Depending on product and rate, growing medium containing CRF should generally be used up as soon as possible, typically within a month after it’s manufactured. This helps to avoid soluble salt buildup in the medium.
If greenhouse temperatures climb excessively, it is important to increase irrigation frequency to cool plants and avoid excessive soluble salt build-up.
Combinations fertilizer programs
Research at Cornell University and Ohio State University has shown it is possible to product high quality greenhouse crops with only CRFs. However, since this can be a major production change for growers who are used to applying only water soluble fertilizers, it might be best to consider starting with a combination program.
Water soluble fertilizers and CRFs can work hand-in-hand to provide greater benefits than either fertilizer technology alone. This is especially true when growing a variety of crops. Water soluble fertilizers can be used at one concentration for all plants, and the CRF rate can be increased for plants that are heavy feeders or plants with special fertilizer requirements.
CRFs can provide plants with nutrients during cool weather, lower light conditions and when the plants are growing but when irrigation is not possible. Weekend clear-water leaches also work better if there is CRF in the growing medium providing some nutrients during this time. This can lead to more uniform feeding throughout the crop production cycle and better leaf color. By selecting the correct CRF product, growers can provide sustained fertilization for retailers and consumers, providing a value-added difference.
Recent research at Ohio State University indicates that traditional, overhead hand watering causes approximately 60 percent of the fertilizer to miss the container medium or to splash out and be wasted. This may lead to significant amounts of fertilizer entering the environment. Additionally many of the nutrients in water soluble fertilizers that reach the pot can leach through container drainage holes.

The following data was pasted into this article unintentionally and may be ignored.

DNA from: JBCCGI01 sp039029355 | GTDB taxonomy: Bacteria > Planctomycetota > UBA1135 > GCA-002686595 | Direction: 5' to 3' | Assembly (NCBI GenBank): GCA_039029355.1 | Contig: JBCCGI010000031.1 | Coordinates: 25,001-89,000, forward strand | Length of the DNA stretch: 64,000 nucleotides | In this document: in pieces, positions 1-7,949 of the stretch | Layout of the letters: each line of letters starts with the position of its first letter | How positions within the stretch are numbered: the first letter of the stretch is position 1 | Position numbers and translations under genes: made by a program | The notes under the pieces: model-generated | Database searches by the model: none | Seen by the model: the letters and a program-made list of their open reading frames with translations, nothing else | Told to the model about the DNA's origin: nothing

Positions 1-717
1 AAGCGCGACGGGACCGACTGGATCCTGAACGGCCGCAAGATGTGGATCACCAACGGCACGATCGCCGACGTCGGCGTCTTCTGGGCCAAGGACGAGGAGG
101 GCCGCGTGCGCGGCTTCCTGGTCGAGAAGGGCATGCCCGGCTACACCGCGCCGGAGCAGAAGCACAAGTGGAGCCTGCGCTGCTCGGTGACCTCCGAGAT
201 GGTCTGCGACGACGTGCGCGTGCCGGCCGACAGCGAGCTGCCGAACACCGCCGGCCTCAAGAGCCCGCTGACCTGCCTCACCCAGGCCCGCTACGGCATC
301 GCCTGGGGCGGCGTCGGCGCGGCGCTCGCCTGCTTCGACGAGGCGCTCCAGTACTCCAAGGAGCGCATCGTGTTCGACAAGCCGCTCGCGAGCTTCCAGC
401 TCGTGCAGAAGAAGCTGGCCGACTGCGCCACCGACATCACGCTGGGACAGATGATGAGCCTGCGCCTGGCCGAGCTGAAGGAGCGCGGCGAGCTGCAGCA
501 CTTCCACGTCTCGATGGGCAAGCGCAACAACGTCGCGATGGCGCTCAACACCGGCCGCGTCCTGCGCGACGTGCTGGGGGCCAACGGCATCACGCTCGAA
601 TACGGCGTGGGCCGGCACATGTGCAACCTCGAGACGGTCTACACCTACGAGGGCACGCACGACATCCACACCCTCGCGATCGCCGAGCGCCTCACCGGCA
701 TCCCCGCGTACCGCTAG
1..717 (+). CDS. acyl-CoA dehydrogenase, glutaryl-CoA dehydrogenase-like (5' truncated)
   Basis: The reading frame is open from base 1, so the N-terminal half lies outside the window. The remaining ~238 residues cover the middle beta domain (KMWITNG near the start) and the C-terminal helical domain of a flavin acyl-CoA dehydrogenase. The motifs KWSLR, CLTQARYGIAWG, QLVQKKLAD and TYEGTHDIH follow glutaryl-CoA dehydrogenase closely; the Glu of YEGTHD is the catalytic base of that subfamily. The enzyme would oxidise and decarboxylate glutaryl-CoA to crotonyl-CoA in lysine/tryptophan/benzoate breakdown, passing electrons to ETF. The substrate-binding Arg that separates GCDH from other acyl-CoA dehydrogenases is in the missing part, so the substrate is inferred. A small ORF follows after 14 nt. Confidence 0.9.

Application of CRFs can dramatically reduce environmental impact. More of the CRF ends up in the growing medium. This means more of the nutrients are taken up and used by the plants.
Do the math
Studies have shown that although water soluble fertilizers cost less per pound, they can be far less efficient over the long run of the crop. If a grower needs to apply more fertilizer per unit crop over the entire production cycle with water soluble fertilizers, this can make the unit fertilizer cost-in-use significantly higher. This is especially true for long-term crops.
CRF can be much more efficient and applied in lower doses compared to water soluble fertilizers. This can lead to a lower fertilizer cost per unit pot. Application of CRF requires less labor as there’s no need to make a stock solution and to monitor injector accuracy.
This article was first published in January, 2011 in Greenhouse Management magazine.
The Benefits of Applying Controlled Release Fertilizers